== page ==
By Lauren Nagel
Torque is an important variable when considering electric motor performance. It can be used to calculate mechanical power and derive electrical power. For drones and electric aircraft, knowing your torque also allows you to calculate motor efficiency separately from the efficiency of the rest of the system.
In this article we will:
- Use the electric motor torque formula to calculate the torque of a brushless motor
- Test our calculation experimentally using the Series 1585 thrust stand
So how can you calculate electric motor torque?
Let’s say we want to know the torque of our motor, the Xoar 2407. Here’s what we know:
- Weight: 36 g
- Kv: 2300 Kv
- Stator dimensions: 24 x 7 x 0.15 mm
- Config: 12N14P
Nothing here is immediately helpful for calculating torque, so let’s look at some background information.
Motor torque is related to several variables, but the most important one for calculating torque is current.
Electric Motor Torque Formula:
‘Kt’ is the motor torque coefficient, whose units are N.m/A (Newton-meters per Amp). Kt is the ratio of torque:current, a relationship that is not perfectly linear.
By itself, this coefficient is not of much use to us, but we can use the assumption that Kt = 1/Kv, and Kv is a number that we do have.
Let’s say we want to deliver 20 A of current to our motor. We can use this number and our motor’s Kv to calculate the theoretical torque.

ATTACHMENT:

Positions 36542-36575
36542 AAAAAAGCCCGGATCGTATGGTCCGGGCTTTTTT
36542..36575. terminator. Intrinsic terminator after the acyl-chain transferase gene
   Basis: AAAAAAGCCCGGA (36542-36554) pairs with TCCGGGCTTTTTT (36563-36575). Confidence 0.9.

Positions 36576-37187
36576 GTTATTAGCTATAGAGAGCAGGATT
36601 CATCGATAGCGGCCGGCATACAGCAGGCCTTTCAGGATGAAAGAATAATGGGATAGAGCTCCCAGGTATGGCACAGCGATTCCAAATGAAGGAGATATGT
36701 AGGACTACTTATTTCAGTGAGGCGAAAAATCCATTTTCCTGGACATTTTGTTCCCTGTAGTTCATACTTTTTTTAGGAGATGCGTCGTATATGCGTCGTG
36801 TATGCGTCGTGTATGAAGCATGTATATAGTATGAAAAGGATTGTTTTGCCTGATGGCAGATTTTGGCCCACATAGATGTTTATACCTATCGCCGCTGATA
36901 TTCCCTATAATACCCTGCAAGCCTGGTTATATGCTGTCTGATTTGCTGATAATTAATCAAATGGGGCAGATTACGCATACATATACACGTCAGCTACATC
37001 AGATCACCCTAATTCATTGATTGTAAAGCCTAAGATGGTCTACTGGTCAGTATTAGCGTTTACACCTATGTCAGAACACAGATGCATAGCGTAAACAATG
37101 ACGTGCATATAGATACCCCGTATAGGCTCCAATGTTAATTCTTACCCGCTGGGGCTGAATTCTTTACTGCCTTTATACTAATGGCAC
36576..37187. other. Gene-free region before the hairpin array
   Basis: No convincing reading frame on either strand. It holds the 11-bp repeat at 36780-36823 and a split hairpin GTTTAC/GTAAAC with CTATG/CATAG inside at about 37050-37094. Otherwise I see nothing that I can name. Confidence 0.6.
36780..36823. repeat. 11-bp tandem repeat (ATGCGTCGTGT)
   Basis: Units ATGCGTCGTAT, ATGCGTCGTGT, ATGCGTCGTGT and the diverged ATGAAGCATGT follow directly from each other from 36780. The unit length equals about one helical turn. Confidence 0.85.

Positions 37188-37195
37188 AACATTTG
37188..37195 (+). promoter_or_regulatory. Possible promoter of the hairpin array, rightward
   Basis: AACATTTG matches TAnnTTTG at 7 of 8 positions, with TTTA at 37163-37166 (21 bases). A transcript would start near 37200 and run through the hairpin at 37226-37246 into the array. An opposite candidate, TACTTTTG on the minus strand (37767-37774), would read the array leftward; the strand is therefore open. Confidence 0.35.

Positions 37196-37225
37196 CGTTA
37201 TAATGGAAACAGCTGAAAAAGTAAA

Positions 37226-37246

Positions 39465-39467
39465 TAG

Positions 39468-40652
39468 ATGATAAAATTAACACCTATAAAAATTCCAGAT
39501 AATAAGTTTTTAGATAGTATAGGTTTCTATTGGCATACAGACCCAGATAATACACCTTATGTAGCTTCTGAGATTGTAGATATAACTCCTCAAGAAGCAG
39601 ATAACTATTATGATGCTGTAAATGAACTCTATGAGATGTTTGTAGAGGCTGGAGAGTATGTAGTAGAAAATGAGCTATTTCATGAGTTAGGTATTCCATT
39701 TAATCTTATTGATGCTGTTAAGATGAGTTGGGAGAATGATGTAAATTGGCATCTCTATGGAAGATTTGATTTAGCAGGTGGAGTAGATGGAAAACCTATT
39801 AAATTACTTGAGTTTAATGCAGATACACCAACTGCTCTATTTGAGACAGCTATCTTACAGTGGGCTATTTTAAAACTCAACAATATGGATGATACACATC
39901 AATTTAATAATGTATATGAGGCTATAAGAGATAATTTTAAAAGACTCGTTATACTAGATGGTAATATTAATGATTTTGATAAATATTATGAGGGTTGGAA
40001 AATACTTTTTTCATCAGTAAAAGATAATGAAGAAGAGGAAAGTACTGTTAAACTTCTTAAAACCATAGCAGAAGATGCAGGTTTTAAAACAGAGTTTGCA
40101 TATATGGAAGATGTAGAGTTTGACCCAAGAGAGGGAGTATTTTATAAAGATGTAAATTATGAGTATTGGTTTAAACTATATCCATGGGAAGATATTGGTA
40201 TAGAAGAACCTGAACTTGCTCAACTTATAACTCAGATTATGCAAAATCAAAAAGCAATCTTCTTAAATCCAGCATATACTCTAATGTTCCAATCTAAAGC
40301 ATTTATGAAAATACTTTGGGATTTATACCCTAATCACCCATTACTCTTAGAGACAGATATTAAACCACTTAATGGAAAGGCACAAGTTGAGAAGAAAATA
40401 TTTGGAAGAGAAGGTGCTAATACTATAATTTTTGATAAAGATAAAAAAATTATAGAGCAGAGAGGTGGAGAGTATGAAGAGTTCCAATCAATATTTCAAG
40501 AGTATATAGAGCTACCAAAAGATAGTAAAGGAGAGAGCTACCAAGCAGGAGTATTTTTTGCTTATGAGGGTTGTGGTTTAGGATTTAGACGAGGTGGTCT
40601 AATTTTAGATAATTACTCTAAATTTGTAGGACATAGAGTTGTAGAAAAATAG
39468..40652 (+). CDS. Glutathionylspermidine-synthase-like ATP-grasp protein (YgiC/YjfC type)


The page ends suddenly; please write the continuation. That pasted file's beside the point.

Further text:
Motor Kv is generally given in RPM/V, but for it to work in our formula we need it in SI units, which is (Radians/ Second)/ Volt in this case. To make the conversion we will divide 2300 by 60 s and multiply it by 2π.
For a more precise explanation of motor Kv see our article: How to Calculate Motor Kv
Now we can plug our SI Kv value into our motor torque formula:
This figure seems reasonable, but the nonlinearity caused by the ESC and the motor can mean that theoretical results do not necessarily reflect reality. We generally expect a difference of 10 - 50% between the theoretical value and the measured value.
Note that this equation works on the assumption that the relationship between torque and current is linear, which is not the case, so the torque calculated will not be perfectly accurate.
Let’s hook up the motor to our test stand and see how close we get to our theoretical value.
We used the test stand to run a simple step test, taking a measurement when the system reached 20 A. The results of that test are below.
Figure 3: Torque vs. Current results
At 20 A, we measured 0.133 Nm of torque with the Series 1585, a 46% difference from what we calculated.
As you can see, contrary to what the formula suggests, the relationship between current and torque is not linear. This is due to losses from the ESC and the motor.
This data goes to show that torque calculations can only give us an estimate of the true torque produced by a motor. To obtain accurate torque data, you need a tool to measure it.
We’ve been aware of this dilemma for quite some time, which is why we developed our motor test stands to allow users to collect highly accurate motor data:
- Series 1585 - measures up to 5 kgf of thrust / 2 Nm of torque
- Flight Stand 15 - measures up to 15 kgf of thrust / 8 Nm of torque
- Flight Stand 50 - measures up to 50 kgf of thrust / 30 Nm of torque
- Flight Stand 150 - measures up to 150 kgf of thrust / 150 Nm of torque
Further reading: Brushless Motor Power and Efficiency Analysis
If you have any further questions don’t hesitate to leave us a comment below.